Herb Gerwig was born in 1931 in Baltimore, and his father worked at the paper for 52 years. He attended Forest Park High School. From there, at age 19, it was on to the Marine Corps during the Korean War, something he rarely talked about said former World Class announcer Bill Mercer, one of his closest friends.
“Karl was in the group of Marines that was caught up at the Chosin Reservoir and fought their way out. He’s never told anybody what happened,” said Mercer, who had KKK on camera years later for a documentary about Korea. “We were talking about getting his reaction to that. At one point, he just had to stop and quit because he was choked up so bad. To see a big, tough wrestler like that. But he did tell us, ‘I just got tired of picking frozen bodies up and putting them on the front of the jeep.’ He had it tough.”
After the war, Gerwig went to Cleveland for a construction job, and he moonlighted as a high-level softball player. An old wrestler named Gentleman Fred Bozak found him and tossed him into the ring at 23. “They threw me in with some old guy I didn’t know. He bent me like a pretzel.” As turned out, he had just met Ruffy Silverstein, a Hall of Fame amateur and one of the greats of his day. But during his apprenticeship, Gerwig also watched and learned from wrestlers like the Gallagher Brothers, who mixed violence and comedy in their matches, a formula he’d use wisely.
Gerwig wrestled for six years in places like Buffalo, Pittsburgh, and Cleveland, before The Sheik hooked him up with Omaha, Neb., promoter Joe Dusek in 1961. There, Dusek switched his name to Killer Carl Cox. “I didn’t have the background and the knowledge to be a babyface. I played semi-pro football and ice hockey as a heel. It was easy for me. It just came natural.” When he headed to the Amarillo, Texas, territory, he switched to Killer Karl Kox — KKK — and the racial overtone was none too subtle.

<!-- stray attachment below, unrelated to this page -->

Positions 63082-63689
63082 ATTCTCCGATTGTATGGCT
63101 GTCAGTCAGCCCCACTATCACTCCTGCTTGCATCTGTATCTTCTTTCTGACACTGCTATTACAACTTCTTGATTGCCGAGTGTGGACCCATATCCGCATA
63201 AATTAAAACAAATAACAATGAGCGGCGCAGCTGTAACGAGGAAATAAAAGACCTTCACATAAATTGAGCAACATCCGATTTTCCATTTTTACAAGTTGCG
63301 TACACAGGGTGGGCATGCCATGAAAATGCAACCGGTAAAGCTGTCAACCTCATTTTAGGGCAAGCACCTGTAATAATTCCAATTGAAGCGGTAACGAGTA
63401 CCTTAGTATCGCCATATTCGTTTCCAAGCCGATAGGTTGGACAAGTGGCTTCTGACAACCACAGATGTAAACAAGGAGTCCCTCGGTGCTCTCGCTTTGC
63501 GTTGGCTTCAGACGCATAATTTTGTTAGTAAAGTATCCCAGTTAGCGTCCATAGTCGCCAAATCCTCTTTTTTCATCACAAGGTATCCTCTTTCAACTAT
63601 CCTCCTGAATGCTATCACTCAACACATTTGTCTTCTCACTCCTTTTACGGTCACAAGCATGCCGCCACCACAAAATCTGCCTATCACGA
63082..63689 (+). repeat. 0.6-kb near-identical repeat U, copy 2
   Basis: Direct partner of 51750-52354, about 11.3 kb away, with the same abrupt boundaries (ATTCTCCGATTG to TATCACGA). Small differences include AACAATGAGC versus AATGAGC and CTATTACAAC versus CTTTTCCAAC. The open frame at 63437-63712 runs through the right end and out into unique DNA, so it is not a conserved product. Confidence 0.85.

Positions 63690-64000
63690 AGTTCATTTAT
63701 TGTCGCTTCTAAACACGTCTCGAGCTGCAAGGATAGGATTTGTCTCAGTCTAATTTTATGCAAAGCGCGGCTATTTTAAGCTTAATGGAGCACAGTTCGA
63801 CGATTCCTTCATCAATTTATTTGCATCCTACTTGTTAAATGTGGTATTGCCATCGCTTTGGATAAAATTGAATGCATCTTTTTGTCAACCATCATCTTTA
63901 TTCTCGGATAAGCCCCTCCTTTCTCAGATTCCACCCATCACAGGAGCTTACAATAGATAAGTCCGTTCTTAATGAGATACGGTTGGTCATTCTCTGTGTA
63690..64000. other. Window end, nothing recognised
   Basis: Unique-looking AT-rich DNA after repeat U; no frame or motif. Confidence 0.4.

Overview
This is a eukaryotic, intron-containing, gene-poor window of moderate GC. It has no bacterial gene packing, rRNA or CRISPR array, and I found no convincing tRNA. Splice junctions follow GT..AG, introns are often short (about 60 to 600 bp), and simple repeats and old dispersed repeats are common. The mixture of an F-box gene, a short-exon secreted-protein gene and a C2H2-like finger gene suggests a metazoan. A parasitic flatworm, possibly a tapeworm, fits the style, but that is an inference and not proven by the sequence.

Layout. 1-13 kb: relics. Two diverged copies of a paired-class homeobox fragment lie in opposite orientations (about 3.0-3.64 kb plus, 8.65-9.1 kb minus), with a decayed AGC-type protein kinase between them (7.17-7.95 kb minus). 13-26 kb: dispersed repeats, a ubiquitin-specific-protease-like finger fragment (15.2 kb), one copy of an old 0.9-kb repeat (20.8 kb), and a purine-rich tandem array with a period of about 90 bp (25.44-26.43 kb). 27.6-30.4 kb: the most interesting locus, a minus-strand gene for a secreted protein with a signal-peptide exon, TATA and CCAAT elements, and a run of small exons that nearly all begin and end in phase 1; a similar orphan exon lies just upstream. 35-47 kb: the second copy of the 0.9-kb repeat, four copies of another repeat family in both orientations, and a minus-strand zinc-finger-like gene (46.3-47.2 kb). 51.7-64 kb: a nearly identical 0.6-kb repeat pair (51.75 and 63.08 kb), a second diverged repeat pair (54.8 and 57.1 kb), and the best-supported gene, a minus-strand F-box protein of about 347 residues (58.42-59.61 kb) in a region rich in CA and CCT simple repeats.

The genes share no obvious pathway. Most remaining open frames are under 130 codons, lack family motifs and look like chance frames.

“He had the greatest gimmick ever. KKK — he didn’t have to say a word,” Ernie Ladd said once.
Kox earned a lot of his infamy overseas, with nine trips to Japan and five to Australia.
But Australia almost didn’t happen, Kox said, sharing the story.
The promoter in Australia, Jim Barnett, called him and Kox agreed to the deal. “So he put out the publicity that I’d be there on a certain date on TV in Mebourne and Sydney and he got so many calls about what was going to happen to me if I came over there, he eventually called me, I was living in Amarillo Texas at the time. ‘Karl, my boy, I think you’d better cancel out because you have so many threats on your life that I think it wouldn’t be worth your while.’ I said, ‘Hell no I’m coming anyhow.’ We drew a helluva lot of money.”
His biggest runs in North America were in Texas, Oklahoma and Florida, though you’d be hard-pressed to find a territory he didn’t work, even just for a while. It was in Florida where he dabbled on the side of good.
“He was a helluva babyface too. He managed me for a while when I did the Marine thing and all that. Even then, he had the psychology enough to be a good babyface as well as a good heel,” said Jimmy Garvin.
Jack Brisco raved about KKK in his autobiography. “Killer Karl Kox was likely the best heel I had ever seen. If you want to know how Killer worked in the ring, just take a look at Stone Cold Steve Austin. The attitude, the movements in the ring — seeing Steve is like traveling back to my early days in Texas,” wrote Brisco.
It was KKK that popularized the inverted suplex. “I called it the brain buster. A lot of places tried to outlaw it and everything, but the fans, jeez, ‘You’re going to kill somebody with that, you’re going to break somebody’s neck!’ Little did they know that I knew what I was doing.”
Kox trimmed down from about 230 to 215 as he wound down his wrestling in the early 1980s.
After he quit the ring, Kox put his talents to use keeping an eye on jail prisoners for the sheriff’s department in Dallas. “I used to tell them, ‘You know why I’m wearing white and you’re wearing blue? Because they haven’t caught me yet.’ Oh, they liked that.”
— with files from Steven Johnson